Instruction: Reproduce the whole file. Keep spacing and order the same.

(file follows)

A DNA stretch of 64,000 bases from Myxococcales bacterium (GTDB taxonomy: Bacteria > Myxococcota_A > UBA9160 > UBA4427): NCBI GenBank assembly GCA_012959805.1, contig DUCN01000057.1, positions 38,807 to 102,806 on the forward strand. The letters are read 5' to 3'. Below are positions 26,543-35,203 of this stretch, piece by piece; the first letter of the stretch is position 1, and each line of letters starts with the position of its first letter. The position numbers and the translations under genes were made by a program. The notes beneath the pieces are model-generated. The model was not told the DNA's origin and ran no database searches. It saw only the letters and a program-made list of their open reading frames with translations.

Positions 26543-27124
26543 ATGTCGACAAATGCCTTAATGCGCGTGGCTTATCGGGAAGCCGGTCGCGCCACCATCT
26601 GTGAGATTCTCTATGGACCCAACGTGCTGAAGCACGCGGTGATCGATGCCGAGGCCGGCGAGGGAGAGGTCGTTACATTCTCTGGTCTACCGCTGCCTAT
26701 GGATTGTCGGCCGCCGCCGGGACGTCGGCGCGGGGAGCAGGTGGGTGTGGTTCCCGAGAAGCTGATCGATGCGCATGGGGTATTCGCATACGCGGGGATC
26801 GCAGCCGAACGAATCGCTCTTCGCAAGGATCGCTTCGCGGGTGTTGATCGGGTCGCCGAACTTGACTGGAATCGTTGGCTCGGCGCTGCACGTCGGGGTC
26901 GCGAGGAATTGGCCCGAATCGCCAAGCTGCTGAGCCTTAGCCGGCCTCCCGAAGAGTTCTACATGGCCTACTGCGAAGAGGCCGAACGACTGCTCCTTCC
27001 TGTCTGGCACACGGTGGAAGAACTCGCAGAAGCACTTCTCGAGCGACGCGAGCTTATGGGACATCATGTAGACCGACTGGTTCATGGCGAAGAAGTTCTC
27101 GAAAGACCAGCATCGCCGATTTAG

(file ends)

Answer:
A DNA stretch of 64,000 bases from Myxococcales bacterium (GTDB taxonomy: Bacteria > Myxococcota_A > UBA9160 > UBA4427): NCBI GenBank assembly GCA_012959805.1, contig DUCN01000057.1, positions 38,807 to 102,806 on the forward strand. The letters are read 5' to 3'. Below are positions 26,543-35,203 of this stretch, piece by piece; the first letter of the stretch is position 1, and each line of letters starts with the position of its first letter. The position numbers and the translations under genes were made by a program. The notes beneath the pieces are model-generated. The model was not told the DNA's origin and ran no database searches. It saw only the letters and a program-made list of their open reading frames with translations.

Positions 26543-27124
26543 ATGTCGACAAATGCCTTAATGCGCGTGGCTTATCGGGAAGCCGGTCGCGCCACCATCT
26601 GTGAGATTCTCTATGGACCCAACGTGCTGAAGCACGCGGTGATCGATGCCGAGGCCGGCGAGGGAGAGGTCGTTACATTCTCTGGTCTACCGCTGCCTAT
26701 GGATTGTCGGCCGCCGCCGGGACGTCGGCGCGGGGAGCAGGTGGGTGTGGTTCCCGAGAAGCTGATCGATGCGCATGGGGTATTCGCATACGCGGGGATC
26801 GCAGCCGAACGAATCGCTCTTCGCAAGGATCGCTTCGCGGGTGTTGATCGGGTCGCCGAACTTGACTGGAATCGTTGGCTCGGCGCTGCACGTCGGGGTC
26901 GCGAGGAATTGGCCCGAATCGCCAAGCTGCTGAGCCTTAGCCGGCCTCCCGAAGAGTTCTACATGGCCTACTGCGAAGAGGCCGAACGACTGCTCCTTCC
27001 TGTCTGGCACACGGTGGAAGAACTCGCAGAAGCACTTCTCGAGCGACGCGAGCTTATGGGACATCATGTAGACCGACTGGTTCATGGCGAAGAAGTTCTC
27101 GAAAGACCAGCATCGCCGATTTAG